Forklift’s preview pane is divided into three areas. The left-most area (denoted with an “i” inside a circle) shows a detailed view of the file or folder you’ve selected, along with it path and permissions. You can even add tags.
The center area (represented by an up / down arrow inside a circle) provides a real-time status bar to show file transfer progress, while the right-most area (represented by a Caution logo) lets users see a running list of previous actions you’ve performed using Forklift.
Like the Finder, Forklift lets you view your folder’s contents in list view, column view, or icon view. Users can also specify the attributes that appear next to a file or folder. For example, for any file or folder, you can view its modification date, size, kind, etc. You can also perform a sort based upon any of those previously mentioned attributes. And, like the Finder, you can quickly preview any file by tapping the spacebar.
In addition to traversing local files, Forklift supports standard FTP and Secure FTP (SFTP), WebDAV, and a host of cloud services (Dropbox, Amazon S3, Google Drive, Backblaze B2, OneDrive and Rackspace Cloud).
Forklift 4’s settings have several customization options. The aforementioned Themes category gives you 8 themes to choose from, and the ability to easily make your own.
Forklift’s Settings include several Mac power user favorites, including the ability to assign specific applications for specific files that contain certain file extensions, making custom keyboard shortcuts for commonly used Forklift actions, and more.
I didn’t run into any showstoppers when using Forklift 4.0, save for a perplexing CPU spike when testing the program on my 2018 Intel Mac mini. This sometimes makes Forklift unresponsive. I’ll chalk this one up to a x.0 release bug that will hopefully get sorted soon. (Forklift 4.0’s CPU usage was dramatically lower on my M1 Pro Apple Silicon 14″ MacBook Pro.)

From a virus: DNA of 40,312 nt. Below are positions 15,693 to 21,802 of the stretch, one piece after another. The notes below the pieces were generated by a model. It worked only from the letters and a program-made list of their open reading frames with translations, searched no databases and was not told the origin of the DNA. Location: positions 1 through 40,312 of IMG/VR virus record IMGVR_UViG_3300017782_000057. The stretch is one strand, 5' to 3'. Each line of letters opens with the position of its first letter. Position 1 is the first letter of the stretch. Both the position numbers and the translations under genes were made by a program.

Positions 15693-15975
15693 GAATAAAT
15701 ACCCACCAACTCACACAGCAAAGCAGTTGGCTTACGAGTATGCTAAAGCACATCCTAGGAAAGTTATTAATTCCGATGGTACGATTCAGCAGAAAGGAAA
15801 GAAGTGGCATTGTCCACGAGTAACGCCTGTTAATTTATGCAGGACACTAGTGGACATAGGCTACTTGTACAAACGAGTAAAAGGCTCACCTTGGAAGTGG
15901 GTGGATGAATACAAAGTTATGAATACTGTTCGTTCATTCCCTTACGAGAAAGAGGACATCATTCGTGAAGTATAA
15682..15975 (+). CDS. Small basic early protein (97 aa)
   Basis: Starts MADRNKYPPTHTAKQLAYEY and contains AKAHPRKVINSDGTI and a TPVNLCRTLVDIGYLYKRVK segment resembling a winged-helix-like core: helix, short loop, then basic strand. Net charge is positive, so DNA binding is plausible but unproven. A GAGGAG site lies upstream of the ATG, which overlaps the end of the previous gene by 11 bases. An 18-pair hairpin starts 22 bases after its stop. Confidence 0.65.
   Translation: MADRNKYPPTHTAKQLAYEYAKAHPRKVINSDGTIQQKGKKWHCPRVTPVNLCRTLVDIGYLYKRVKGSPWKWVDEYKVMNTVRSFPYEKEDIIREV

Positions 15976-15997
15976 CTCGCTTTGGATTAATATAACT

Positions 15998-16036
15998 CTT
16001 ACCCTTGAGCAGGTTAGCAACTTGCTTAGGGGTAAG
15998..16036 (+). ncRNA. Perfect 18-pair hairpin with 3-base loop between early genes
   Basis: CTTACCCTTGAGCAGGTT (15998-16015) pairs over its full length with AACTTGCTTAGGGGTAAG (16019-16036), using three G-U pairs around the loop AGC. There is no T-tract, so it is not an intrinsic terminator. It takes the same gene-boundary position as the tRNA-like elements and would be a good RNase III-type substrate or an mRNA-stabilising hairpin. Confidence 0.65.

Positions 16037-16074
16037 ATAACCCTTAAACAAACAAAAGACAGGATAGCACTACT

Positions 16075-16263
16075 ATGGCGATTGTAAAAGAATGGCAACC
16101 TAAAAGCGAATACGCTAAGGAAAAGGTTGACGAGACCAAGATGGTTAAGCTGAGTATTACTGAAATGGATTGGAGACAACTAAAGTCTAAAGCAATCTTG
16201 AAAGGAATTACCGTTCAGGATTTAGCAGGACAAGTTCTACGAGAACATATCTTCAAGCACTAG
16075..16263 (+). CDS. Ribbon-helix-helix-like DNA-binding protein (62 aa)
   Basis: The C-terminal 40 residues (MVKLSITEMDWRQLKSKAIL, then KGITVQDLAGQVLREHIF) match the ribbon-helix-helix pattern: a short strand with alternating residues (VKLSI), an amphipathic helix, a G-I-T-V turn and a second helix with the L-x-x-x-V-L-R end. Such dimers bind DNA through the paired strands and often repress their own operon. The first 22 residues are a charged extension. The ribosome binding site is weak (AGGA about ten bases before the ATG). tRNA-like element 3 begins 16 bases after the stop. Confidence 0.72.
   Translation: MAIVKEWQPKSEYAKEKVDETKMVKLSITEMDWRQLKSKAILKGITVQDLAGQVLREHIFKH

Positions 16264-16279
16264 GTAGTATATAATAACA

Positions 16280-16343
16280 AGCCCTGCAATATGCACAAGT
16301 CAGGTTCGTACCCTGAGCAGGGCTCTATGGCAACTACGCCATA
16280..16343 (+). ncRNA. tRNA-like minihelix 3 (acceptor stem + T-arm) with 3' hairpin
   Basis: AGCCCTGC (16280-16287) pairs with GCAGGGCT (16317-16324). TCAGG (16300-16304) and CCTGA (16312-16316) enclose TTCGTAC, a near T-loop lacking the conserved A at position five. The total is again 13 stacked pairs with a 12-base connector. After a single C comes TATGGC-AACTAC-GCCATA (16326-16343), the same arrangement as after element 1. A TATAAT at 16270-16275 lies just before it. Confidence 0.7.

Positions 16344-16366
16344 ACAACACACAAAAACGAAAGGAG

Beyond that, there are a couple of smaller niggles that need to be sorted.
While the latest version touts the ability to customize each window pane’s viewing options, I would like a global setting that lets me select a fixed icon size and font size. I find that the default 12pt font setting a bit too small for my aging eyes. Changing the font size to a larger value is easy enough, but it is beyond tedious to have to do this for each window pane. It would also be nice to have more control over the spacing between each listed item in a window pane.
In my day-to-day usage of Forklift, I find myself vacillating between List view and Icon view; these views seem to be more practical, given Forklift’s narrower window panes.
By contrast, I found Column view to be almost unusable.
Forklift support Tabs, so that you can open multiple folders within the same window pane.
One criticism (rightly) leveled at macOS, particularly by Linux and Windows users who are coming over to the Mac, is the Finder’s inability to create a new file. Forklift 4.0 lets you do this, all with a single right-click.